Good Ol' Days Puts the TOWER in Tower
It goes bun, then beef, then Swiss, then bacon, then beef, then American, then onion, then egg, then ham, then lettuce, then tomato, then bun. Plunge a steak knife through the middle of its hat and you’ve got yourself a Good Ol’ Burger.
It’s almost a foot high, three apples easily, and resides in the only town with a name worthy of its residence: Tower.
The Basics: You don’t seriously expect a Tower-based restaurant to have a website, do you? Well SURPRISE, they do! It hurts to look at, but they’ve got one! Good Ol’ Days sits kitty-corner from Rick’s Relics on the town’s one significant street. It makes for a perfect day of heavy lifting and light thrifting. Back door friends are best.
ELIOT: Put every Rat Pack, Marilyn Monroe, James Dean, Paul Newman, and Elvis movie into a blender, brush that paste liberally onto the walls, then run a toy train track through the rafters, and you’ll have a good representation of Good Ol’ Days.
ME: We were greeted by a giant, glass-encased Hamm’s bear; a life-sized Elvis doll, complete with pompadour and guitar; and a rotting clown head, open-mouthed, big enough for you to reach in and pull out a nightmare.
The men’s room is also loaded with art, but it’s a … different art. I’m talking “sneak into the back of the video store” type of art.
Like many Iron Range establishments, pool tables are plentiful and you can play on the cheap — which is nice because, the way I shoot, watching myself play and playing $3 per game is a pricey torture, indeed.
Play time ended when the Good Ol’ Burgers arrived.
ELIOT: One can describe the dimensions and materials, but that doesn’t prepare you for the first time you grip the knife handle. Knives? It’s strictly for structural support, plunged straight down its heart and waiting for the next King of England to pull it out.
ME: This isn’t meant to be eaten cleanly. I had to employ my “bite top half, bite bottom half” method, but even then … when you’ve got a cheeseburger this tall, the top half is all fiddly with vegetables and the bottom half feels like you’re holding a car battery. The egg, of course, was dead center so I had no idea which bite is going to send yolk squirting onto my white shorts.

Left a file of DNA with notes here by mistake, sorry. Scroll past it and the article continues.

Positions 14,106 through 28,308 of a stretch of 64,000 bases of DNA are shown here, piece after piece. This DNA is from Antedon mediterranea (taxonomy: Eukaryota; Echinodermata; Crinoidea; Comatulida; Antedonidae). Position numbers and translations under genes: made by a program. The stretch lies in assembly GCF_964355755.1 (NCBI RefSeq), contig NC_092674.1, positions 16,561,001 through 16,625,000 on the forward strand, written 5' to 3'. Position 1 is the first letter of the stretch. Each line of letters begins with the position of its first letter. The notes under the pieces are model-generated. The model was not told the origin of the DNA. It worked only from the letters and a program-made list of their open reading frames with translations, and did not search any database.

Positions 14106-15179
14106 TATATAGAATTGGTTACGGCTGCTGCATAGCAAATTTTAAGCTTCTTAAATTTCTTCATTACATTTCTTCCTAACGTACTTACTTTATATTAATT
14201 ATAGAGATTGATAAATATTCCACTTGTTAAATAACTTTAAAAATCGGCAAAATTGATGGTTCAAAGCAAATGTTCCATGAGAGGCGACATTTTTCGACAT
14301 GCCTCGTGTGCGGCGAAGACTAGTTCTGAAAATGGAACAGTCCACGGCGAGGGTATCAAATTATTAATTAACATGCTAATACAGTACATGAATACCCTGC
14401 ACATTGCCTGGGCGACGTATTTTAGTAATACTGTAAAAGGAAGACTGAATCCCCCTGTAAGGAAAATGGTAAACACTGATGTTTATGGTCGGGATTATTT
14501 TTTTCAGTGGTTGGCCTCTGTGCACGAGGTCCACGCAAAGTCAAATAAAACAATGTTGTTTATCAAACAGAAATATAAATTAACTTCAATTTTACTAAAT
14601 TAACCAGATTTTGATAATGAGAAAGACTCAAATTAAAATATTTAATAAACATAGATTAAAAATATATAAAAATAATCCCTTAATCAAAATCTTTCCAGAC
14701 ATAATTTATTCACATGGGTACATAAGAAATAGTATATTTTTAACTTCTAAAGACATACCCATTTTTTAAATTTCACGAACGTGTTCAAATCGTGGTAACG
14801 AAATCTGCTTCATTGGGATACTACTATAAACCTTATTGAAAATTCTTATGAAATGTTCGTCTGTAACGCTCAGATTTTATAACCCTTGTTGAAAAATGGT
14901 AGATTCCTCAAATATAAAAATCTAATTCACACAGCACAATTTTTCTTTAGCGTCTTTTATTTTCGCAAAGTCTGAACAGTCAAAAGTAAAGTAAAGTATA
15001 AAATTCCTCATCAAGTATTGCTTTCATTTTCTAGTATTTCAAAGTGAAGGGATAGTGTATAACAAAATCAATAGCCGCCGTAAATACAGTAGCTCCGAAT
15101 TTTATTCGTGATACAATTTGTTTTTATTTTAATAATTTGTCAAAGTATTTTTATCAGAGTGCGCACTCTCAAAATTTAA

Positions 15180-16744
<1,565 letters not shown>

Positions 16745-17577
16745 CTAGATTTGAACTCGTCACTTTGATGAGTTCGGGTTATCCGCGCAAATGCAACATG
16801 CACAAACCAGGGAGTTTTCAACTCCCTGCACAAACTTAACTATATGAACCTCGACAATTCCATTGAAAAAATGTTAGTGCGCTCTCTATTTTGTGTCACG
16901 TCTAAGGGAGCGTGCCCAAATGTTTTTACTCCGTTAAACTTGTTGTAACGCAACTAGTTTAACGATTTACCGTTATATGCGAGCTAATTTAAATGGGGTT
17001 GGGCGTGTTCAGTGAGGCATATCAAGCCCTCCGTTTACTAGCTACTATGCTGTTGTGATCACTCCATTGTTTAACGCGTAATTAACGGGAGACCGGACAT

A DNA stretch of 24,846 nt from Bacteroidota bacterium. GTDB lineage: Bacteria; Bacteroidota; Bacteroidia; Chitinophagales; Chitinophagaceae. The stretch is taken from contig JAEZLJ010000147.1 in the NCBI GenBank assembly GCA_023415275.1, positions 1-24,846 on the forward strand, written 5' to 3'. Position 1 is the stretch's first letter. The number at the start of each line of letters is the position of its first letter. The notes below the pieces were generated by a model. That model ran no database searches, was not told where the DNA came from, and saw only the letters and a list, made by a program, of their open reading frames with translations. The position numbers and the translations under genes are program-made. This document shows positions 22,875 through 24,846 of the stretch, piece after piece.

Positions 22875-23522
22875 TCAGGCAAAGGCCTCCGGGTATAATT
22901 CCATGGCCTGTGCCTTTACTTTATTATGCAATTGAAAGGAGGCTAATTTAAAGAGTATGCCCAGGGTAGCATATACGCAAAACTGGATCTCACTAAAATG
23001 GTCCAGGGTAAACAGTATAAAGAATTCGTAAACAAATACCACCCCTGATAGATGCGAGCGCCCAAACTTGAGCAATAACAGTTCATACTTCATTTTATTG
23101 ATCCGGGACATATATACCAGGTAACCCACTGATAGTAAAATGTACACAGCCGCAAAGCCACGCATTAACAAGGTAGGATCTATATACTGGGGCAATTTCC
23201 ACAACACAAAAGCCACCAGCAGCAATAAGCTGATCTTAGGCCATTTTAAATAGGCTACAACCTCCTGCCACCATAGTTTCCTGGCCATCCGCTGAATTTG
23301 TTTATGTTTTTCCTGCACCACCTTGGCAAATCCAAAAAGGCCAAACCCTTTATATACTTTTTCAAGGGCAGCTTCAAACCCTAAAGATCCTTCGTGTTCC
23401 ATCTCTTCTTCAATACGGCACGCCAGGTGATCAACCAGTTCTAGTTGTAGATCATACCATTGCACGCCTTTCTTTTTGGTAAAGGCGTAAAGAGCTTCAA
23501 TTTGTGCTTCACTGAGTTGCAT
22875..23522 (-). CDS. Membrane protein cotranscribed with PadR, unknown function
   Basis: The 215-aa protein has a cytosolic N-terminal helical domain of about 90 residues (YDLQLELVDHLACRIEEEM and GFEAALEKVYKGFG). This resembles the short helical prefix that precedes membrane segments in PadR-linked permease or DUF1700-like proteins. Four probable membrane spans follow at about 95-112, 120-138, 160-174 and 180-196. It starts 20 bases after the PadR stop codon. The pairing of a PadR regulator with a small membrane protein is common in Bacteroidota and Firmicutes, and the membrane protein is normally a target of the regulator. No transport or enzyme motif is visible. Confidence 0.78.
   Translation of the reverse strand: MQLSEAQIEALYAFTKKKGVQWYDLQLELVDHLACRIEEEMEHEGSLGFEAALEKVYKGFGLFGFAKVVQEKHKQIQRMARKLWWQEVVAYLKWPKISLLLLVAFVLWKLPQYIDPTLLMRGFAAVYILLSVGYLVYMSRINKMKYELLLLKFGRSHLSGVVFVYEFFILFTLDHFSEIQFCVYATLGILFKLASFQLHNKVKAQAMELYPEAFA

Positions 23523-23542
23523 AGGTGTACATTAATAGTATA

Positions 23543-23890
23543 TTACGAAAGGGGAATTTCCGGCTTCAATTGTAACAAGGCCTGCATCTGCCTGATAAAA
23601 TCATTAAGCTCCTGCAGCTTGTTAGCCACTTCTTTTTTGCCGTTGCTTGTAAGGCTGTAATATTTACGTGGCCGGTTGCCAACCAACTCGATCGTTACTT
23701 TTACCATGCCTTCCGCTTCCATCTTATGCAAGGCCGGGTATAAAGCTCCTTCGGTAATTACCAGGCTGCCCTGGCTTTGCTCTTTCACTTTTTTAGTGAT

I escaped mostly unscathed, but not without a handful of trips to the bathroom to gawk at the poster above the urinal wash my hands.
The lettuce and tomatoes were crisp, the ham and bacon were thick, and the patties were cooked right. It wasn’t the type of pop-cuisine flavor puzzle you pay $15 for in the Twin Cities, but it didn’t need to be. The Good Ol’ Burger did its job, which was look menacing and add a few pounds to my torso right when I was about to go swimming.
Oh, did I mention this cheeseburger was NINE FRICKIN’ FIFTY!? Put five pounds of fries next to this and this would get a Twin Cities restaurant on Man Vs. Food. It would also be like $40. I know I’m not comparing apples to apples, here, but the disparity is hard to just overlook.
This little town’s main street is filled with small things – nine-man football team co-oped with another community, one of the last small-town groceries in Ameri-Mart, and a business district you could cartwheel down without stopping – but Good Ol’ Days, with its little corner and its little space, has the embodiment of Tower coming out of its kitchen.
Even if you can’t eat it, just go up there and hold it one time. Just holding it will be worth the trip.